Taylor sat down with Chris Hine of the Star-Tribune to talk about how it all went down.

“It just appeared that they weren’t working together as a team or as a unit the way that they should’ve. I can’t exactly answer why,” Taylor said. “The only thing that was different that we had was Jimmy’s position of leaving the team. Maybe that was affecting guys more than they even knew themselves.”

Taylor was non-committal on Thibodeau’s status, saying he would be evaluated as things went along. Around the league, few believe Thibodeau will keep his job long after this season ends.

In the deep West, that 4-9 start is going to make getting into the playoffs difficult. One thing to watch for the rest of this season: with Butler gone does Karl-Anthony Towns get back to playing like an All-NBA player and take control of this team? They heed him to.

Jimmy Butler in starting lineup, Markelle Fultz out Wednesday for Philadelphia

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Already the presence of Jimmy Butler is shaking up the Sixers rotations.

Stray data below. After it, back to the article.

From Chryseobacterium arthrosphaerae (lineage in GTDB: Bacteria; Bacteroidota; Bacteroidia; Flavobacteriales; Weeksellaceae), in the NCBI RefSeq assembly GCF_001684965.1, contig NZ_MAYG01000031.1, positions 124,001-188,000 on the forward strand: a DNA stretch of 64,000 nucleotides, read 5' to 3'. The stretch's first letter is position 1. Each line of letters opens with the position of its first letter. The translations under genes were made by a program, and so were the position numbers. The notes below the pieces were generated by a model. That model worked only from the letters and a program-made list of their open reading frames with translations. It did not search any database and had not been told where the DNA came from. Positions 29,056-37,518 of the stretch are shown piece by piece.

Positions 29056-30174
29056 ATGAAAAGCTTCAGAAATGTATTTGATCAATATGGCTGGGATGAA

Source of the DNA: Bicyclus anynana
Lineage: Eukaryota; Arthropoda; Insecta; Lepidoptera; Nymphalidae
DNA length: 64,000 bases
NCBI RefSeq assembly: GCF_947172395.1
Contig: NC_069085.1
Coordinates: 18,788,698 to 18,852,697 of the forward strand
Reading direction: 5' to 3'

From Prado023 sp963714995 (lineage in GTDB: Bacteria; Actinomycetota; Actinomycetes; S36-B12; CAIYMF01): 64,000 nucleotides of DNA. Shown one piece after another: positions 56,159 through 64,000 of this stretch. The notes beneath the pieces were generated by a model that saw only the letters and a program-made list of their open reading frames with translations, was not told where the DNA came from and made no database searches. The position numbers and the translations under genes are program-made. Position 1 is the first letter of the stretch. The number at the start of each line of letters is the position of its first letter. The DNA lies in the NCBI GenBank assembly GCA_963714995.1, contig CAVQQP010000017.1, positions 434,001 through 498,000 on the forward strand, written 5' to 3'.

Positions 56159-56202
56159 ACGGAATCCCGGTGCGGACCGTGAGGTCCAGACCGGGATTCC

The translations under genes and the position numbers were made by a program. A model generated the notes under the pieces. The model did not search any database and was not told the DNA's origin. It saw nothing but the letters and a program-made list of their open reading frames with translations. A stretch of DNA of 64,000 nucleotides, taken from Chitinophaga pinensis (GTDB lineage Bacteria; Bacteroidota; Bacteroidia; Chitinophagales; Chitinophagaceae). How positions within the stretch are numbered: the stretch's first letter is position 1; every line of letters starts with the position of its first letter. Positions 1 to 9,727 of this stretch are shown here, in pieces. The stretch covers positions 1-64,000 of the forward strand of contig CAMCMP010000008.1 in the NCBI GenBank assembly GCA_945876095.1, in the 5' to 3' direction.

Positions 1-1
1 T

The starting lineup for Philadelphia in Orlando Wednesday night was confirmed by coach Brett Brown at shootaround: Ben Simmons, J.J. Redick, Jimmy Butler, Wilson Chandler, Joel Embiid.

The change bumps Markelle Fultz out of the starting lineup for the first time this season. And that’s a good thing. He’s looked better — or, at least, less bad — for stretches the ball in his hands creating off the pick-and-roll, but when starting with Simmons and Embiid he had to work off the ball a lot more. Leading a second unit is just a better fit for him, and he can attack downhill getting to the rim. It’s a fit as much as anything is a fit with Fultz right now.

The new starting five should be lock-down defensively (especially with the soft first game against Orlando, the third worst offense in the NBA this season). With two strong on-ball perimeter defenders in Simmons and Butler, with Embiid backing them up protecting the rim, the Sixers should be able to slow down any team’s wing/guard production (and in a playoff series that defense can be a matchup nightmare for opponents).

Offensively, the Sixers really need Chandler to step up and knock down threes and space the floor, because the Sixers do not have enough shooting. They also lack depth. General manager Elton Brand has some work to do to round out this roster, and he knows it.

There is a real excitement in the air around the Sixers now. And there should be.